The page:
General Mills Joins the Push for Natural Ingredients

General Mills Joins the Push for Natural Ingredients

Your breakfast cereal is about to get real. Like, no more artificially-colored blue moons real.

General Mills announced earlier this week that it’s phasing out artificial colors and flavors in its breakfast cereals. The company has spent the past couple years reformulating the recipes for its popular cereals, and by 2017, only natural colors and flavors will be used.

“People don’t want colors with numbers in their food anymore,” said Jim Murphy, the president of General Mills’ cereal division, in a video posted on the company’s website. “They want their food to be as real as possible, and they want their ingredient list…to represent what they would pull out of their pantry.”

General Mills certainly isn’t the first company to overhaul their recipes. Chipotle has been on a quest to remove GMO products from their menus; Kraft has pledged to replace its day-glo cheese with the real deal; and Taco Bell, Pizza Hut, and Subway have all recently announced plans to ditch the fake stuff. It’s no secret that market share plays a role in this growing trend — consumers, worried about the potential side effects of artificial food dyes and unpronounceable ingredients, have been favoring companies with cleaner ingredients. Companies, in turn, have been making big changes to avoid losing their increasingly health-conscious customers.

“A study that we conducted with Nielsen told us that 49 percent of households are consciously avoiding artificial flavors and colors,” Lauren Pradhan, General Mills’ Senior Marketing Manager of Wellness Strategy in their Cereal division, told Beachbody. “We wanted to tell families that 60 percent of our cereals are already there, and now the rest of our cereals will be joining them. The response has been incredibly positive throughout this entire process.”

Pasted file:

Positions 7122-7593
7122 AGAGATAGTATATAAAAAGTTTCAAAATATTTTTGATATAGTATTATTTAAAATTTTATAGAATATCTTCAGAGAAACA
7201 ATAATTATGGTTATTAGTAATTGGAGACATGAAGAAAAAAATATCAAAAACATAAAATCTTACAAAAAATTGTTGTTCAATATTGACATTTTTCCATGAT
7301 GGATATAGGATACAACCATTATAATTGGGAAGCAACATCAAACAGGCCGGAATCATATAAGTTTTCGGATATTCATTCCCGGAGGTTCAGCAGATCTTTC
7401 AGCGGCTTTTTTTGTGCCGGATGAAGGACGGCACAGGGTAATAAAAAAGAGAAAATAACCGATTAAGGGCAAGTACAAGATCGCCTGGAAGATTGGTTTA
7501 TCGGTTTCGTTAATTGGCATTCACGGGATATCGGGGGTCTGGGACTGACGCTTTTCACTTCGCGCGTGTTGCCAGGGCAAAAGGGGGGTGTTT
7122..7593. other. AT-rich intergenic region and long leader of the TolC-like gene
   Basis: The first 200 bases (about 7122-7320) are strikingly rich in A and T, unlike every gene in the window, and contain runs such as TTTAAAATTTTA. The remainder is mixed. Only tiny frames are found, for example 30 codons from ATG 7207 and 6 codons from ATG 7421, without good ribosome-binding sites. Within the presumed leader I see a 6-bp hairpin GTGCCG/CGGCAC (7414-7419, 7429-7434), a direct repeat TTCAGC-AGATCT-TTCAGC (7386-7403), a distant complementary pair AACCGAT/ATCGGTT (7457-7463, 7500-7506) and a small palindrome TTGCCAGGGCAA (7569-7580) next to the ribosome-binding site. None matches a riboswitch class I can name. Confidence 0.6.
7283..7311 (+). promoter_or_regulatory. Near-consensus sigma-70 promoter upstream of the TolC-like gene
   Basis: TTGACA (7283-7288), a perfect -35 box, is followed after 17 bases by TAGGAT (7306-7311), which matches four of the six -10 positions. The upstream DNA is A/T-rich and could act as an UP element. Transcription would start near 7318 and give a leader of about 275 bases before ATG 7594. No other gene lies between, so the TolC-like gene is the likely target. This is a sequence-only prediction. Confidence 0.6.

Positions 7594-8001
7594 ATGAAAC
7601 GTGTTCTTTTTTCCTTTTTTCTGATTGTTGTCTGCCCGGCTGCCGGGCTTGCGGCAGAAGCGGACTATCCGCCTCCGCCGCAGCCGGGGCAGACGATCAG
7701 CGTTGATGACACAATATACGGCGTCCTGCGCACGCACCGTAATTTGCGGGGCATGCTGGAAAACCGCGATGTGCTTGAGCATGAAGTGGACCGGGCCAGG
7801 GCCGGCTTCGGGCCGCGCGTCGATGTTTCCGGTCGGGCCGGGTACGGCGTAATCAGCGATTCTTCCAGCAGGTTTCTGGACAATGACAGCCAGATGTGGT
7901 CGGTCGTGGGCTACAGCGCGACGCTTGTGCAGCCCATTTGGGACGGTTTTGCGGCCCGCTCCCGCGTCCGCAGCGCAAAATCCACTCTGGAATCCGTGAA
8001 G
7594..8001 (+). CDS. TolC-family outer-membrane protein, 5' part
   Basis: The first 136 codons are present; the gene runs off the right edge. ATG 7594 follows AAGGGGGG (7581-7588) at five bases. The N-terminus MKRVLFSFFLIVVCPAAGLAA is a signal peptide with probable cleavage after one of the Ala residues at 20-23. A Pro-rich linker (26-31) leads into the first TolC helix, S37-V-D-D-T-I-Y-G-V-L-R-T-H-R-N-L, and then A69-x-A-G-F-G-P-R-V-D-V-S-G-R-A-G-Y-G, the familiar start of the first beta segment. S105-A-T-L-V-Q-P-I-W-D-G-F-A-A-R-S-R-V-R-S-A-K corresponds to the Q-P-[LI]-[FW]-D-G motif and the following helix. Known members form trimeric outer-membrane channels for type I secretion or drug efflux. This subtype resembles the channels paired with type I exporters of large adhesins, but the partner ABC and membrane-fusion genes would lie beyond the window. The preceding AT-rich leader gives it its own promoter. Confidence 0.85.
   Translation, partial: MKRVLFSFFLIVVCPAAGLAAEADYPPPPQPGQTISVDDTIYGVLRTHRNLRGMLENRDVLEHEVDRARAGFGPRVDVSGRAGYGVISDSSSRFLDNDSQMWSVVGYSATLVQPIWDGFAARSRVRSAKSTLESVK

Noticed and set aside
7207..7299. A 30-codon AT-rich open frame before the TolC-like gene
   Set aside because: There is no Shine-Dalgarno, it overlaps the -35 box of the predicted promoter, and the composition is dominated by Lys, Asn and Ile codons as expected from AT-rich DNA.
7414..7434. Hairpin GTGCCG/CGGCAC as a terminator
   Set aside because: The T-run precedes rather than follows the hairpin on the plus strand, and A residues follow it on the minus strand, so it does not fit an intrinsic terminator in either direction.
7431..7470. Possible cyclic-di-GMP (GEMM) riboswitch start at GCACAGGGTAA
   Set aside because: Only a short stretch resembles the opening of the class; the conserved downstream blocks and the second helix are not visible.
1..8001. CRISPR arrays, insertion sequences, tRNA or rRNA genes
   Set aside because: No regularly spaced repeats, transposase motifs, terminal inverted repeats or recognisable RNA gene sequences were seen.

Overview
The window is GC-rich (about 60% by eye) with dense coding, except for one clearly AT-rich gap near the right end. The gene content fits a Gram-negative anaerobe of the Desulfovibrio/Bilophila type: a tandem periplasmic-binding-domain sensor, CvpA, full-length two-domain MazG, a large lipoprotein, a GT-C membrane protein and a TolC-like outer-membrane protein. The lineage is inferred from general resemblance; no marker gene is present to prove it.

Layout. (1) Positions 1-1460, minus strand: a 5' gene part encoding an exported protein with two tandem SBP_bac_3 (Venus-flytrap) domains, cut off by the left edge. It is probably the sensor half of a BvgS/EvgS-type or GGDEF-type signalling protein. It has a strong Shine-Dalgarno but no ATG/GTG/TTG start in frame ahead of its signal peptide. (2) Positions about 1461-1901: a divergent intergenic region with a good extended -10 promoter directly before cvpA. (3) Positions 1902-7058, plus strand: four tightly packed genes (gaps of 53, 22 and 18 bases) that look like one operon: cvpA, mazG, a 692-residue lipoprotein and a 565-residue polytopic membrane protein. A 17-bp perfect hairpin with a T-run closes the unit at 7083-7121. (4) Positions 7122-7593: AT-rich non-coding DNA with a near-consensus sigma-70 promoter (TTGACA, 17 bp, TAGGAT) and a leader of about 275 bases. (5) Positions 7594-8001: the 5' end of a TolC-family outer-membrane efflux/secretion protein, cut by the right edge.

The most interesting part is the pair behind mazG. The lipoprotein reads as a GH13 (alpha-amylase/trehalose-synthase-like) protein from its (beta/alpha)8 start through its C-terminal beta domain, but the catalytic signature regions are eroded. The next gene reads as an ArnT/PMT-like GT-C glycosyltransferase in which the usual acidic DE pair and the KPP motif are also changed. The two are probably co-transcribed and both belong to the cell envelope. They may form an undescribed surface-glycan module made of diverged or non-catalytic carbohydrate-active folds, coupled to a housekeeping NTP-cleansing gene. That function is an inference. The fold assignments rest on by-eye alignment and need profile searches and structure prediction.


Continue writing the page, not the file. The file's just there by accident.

We’re stoked to see natural ingredients trending — and pleasantly surprised to see General Mills joining the clean-eating crusade. After all, this is the company that brings us Lucky Charms, Trix, Reese’s Puffs, and Count Chocula. If they’re on board, it can only be a matter of time before natural ingredients become the norm rather than making headlines.

Cheerios, Kix, and Wheaties are among the General Mills cereals already free of artificial ingredients. But we had to wonder…how they could possibly replicate the rainbow hues of Trix and Lucky Charms using natural alternatives? The answer is pretty simple: They won’t.

While researchers and taste testers have been working tirelessly to make sure the taste stays the same, the natural colors will definitely be more muted. Much like Nicki Minaj, Trix will be abandoning its neon palette for a subtle makeunder.

Four of the six Trix colors will remain. According to the General Mills blog, they’ll use fruits and veggies (like strawberries, radishes, and blueberries) to make red and purple colors. Annatto will provide the orange color, and turmeric will be used for yellow. Sorry, silly rabbit, but there’s no natural substitute for bright blue yet.

The company expects 75 percent of its cereals to be free of artificial colors and flavors by January and they plan to hit 90 percent by the end of 2016, with the last 10 percent on board by the end of 2017. Not surprisingly, the marshmallow-y cereals will be the last to follow suit. Changing the dye in a marshmallow can mess with its texture, so it’s going to take a whole lot of science to come up with a natural version of Boo Berry.

One important note for cereal lovers: As with all foods, “natural” doesn’t mean you can eat as much as you want. Cereal is still high in added sugar, so don’t double your portions just because your favorite brand cleaned up its act. The same rules still apply. Look for high-fiber, whole-grain options, and save sugary foods for the occasional sweet treat.